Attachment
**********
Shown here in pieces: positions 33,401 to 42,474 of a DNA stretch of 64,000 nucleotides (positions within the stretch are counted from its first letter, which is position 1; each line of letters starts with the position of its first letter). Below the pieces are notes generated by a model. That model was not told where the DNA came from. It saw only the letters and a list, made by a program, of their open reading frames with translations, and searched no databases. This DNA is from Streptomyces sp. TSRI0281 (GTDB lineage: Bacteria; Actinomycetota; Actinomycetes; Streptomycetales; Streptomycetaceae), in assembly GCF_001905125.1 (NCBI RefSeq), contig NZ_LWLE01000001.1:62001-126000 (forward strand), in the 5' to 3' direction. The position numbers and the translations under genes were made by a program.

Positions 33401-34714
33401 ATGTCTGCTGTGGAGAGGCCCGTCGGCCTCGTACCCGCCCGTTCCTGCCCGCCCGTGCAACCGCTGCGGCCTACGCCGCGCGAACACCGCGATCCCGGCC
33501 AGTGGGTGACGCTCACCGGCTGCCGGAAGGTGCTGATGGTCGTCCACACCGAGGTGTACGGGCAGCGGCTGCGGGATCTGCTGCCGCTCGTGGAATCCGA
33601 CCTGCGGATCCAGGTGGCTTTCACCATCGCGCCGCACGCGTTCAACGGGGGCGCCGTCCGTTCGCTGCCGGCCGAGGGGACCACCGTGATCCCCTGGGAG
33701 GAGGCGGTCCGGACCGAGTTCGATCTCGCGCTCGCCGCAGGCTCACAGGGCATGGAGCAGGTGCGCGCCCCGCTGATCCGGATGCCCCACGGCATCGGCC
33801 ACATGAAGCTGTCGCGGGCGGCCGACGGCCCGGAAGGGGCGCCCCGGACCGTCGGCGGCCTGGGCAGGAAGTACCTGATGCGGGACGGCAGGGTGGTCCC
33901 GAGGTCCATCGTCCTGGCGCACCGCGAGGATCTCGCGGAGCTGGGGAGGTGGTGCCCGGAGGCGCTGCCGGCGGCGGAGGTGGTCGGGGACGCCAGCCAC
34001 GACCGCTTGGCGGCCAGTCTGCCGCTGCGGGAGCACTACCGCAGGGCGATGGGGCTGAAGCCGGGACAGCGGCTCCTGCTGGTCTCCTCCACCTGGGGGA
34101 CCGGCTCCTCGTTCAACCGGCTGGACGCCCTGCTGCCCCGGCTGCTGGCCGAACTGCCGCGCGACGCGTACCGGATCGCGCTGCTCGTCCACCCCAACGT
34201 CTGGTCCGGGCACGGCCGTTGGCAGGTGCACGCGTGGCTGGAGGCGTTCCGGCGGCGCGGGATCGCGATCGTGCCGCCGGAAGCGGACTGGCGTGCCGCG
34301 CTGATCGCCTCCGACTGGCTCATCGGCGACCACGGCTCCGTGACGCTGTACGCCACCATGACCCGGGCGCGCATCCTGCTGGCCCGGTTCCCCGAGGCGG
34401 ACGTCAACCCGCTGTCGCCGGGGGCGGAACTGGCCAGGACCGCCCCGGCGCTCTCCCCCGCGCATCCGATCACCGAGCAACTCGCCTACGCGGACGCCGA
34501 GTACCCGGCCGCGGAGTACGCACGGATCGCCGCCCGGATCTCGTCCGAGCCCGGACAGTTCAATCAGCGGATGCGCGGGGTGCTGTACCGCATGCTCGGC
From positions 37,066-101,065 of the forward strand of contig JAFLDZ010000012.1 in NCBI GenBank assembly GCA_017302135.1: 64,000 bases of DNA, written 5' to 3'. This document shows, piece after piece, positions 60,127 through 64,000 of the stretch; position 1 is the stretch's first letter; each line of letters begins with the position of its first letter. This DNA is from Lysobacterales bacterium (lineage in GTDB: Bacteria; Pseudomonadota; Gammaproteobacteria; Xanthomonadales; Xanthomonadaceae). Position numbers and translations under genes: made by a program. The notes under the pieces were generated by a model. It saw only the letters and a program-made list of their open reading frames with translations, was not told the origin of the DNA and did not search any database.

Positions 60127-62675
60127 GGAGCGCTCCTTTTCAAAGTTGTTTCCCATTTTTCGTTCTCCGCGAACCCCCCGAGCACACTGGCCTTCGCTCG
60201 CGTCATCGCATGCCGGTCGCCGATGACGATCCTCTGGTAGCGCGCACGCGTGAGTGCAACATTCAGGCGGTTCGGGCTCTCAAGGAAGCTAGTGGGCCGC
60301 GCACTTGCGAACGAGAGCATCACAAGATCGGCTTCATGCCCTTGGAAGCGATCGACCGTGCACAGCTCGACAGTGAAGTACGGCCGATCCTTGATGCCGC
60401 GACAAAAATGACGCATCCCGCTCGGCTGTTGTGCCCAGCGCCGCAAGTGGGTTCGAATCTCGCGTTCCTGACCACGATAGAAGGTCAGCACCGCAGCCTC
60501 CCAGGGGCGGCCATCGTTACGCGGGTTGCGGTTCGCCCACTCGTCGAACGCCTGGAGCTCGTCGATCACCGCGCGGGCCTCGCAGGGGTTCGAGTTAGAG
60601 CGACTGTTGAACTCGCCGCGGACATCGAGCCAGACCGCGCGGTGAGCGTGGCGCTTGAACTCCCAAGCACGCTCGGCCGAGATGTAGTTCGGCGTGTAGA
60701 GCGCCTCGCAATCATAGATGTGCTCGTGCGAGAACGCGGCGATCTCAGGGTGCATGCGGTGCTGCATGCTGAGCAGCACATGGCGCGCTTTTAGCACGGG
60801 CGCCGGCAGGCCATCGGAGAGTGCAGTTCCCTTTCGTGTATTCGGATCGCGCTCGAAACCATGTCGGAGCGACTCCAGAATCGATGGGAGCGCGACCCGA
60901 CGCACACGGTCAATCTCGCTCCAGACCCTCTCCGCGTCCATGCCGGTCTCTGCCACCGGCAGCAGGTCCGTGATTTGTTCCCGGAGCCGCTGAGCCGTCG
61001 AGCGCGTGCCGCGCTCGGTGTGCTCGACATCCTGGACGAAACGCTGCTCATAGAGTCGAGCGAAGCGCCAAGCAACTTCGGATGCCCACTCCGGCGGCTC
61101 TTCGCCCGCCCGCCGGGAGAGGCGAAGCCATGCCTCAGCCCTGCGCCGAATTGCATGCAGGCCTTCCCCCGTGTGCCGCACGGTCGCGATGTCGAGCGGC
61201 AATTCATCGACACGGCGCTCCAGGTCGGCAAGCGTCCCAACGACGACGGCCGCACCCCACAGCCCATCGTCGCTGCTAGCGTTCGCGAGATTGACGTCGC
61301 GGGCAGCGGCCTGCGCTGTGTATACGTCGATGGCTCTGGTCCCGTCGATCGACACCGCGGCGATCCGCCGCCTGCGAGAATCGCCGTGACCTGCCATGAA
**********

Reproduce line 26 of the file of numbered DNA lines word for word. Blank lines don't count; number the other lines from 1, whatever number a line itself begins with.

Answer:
61001 AGCGCGTGCCGCGCTCGGTGTGCTCGACATCCTGGACGAAACGCTGCTCATAGAGTCGAGCGAAGCGCCAAGCAACTTCGGATGCCCACTCCGGCGGCTC